Stronger punishment for attracting bears
VAIL – Responding to the high traffic of bears digging through Vail’s trash this year, the Town Council passed a law last night to stiffen punishment for improper trash storage.Under this zero tolerance ordinance, residents who create feeding opportunities for wildlife-like by setting trash out early-no longer receive a warning before punishment.
This amends the Wildlife Protection Ordinance passed in August 2002, which graced violators with a warning first. The new law also abolishes graduated punishment. Formerly, a second offense drew a fine from $100 to $250 and following violations, up to $999. A first offense can now draw maximum penalties of up to $999 in fines and up to 180 days in jail. Aware that a new law, especially one that may require citizens to purchase certain trash containers, will take time to enforce, Council Secretary Matt Mire said this ordinance will allow the town to enforce current regulations more effectively while the details are worked out.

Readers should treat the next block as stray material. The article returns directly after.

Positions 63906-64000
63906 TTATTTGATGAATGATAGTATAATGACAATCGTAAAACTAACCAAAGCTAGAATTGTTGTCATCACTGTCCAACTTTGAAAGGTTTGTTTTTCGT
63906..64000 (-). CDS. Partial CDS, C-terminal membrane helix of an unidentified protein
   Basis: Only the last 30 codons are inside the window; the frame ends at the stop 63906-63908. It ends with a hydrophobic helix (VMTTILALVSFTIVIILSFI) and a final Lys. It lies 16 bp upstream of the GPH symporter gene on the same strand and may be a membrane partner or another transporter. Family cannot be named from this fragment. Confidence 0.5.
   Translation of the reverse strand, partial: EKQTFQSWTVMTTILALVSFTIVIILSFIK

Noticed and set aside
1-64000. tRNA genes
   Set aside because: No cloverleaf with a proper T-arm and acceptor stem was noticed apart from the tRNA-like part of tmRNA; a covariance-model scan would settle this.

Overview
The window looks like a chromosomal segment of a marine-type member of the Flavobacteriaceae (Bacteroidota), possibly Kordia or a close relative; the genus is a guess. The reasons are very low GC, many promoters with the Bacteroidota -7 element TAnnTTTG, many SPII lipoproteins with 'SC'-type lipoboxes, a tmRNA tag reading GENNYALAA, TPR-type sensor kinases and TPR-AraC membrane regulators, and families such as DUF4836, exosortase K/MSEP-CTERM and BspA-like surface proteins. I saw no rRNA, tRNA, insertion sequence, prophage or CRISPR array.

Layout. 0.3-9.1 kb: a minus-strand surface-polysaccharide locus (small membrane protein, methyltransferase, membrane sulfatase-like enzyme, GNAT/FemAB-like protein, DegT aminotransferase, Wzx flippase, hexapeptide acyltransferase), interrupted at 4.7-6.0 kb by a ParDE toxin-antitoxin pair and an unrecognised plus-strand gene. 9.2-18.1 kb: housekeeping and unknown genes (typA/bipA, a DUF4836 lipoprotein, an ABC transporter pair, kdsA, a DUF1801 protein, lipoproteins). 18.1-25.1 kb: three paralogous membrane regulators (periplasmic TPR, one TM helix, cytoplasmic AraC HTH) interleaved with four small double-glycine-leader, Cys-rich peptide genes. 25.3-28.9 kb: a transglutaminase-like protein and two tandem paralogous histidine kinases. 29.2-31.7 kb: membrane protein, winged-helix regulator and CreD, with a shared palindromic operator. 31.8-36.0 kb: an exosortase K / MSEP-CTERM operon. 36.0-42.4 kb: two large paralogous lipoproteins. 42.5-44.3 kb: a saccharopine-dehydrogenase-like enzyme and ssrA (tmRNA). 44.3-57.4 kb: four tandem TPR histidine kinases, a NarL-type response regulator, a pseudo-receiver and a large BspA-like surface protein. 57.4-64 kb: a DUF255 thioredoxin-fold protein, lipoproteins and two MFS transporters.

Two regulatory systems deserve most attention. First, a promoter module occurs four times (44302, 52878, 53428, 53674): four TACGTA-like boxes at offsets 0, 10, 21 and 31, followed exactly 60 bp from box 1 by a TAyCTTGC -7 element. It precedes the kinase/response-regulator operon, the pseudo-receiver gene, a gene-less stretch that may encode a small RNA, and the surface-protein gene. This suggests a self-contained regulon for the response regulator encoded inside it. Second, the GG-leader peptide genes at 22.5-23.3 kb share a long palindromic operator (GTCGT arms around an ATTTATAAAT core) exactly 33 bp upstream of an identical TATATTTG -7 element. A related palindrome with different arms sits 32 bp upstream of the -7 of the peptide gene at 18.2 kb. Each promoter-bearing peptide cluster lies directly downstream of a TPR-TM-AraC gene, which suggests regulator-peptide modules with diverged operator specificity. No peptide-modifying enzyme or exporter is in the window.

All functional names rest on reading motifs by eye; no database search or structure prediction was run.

As an emergency ordinance, the new law is effective immediately. The only change from the old ordinance is the strength of punishment meted out for violations. Last week, the council discussed requiring bear-resistant containers at collection centers, such as those at condos and construction sites. An even steeper provision would require all citizens to maintain bear-resistant containers.Details of the amendment, such as whether bear-proof or wildlife-resistant containers will be required, will be discussed at several public hearings, beginning at the work session on August 2. “We started with a soft approach, but the warning system isn’t working,” Councilman Farrow Hitt said. “People are still putting their trash cans out at 10:00 the night before pickup. Police will start enforcing this and they will be writing tickets.” After losing two bears in the last three weeks, the Town Council unanimously approved the emergency ordinance.”Since the last council didn’t strengthen the laws, this council can’t move fast enough,” Councilman Mark Gordon said. “If something happens, we want to be able to say we, as a town, did everything we could to avoid it.”Brooke Bates can be reached at firstname.lastname@example.orgVail, Colorado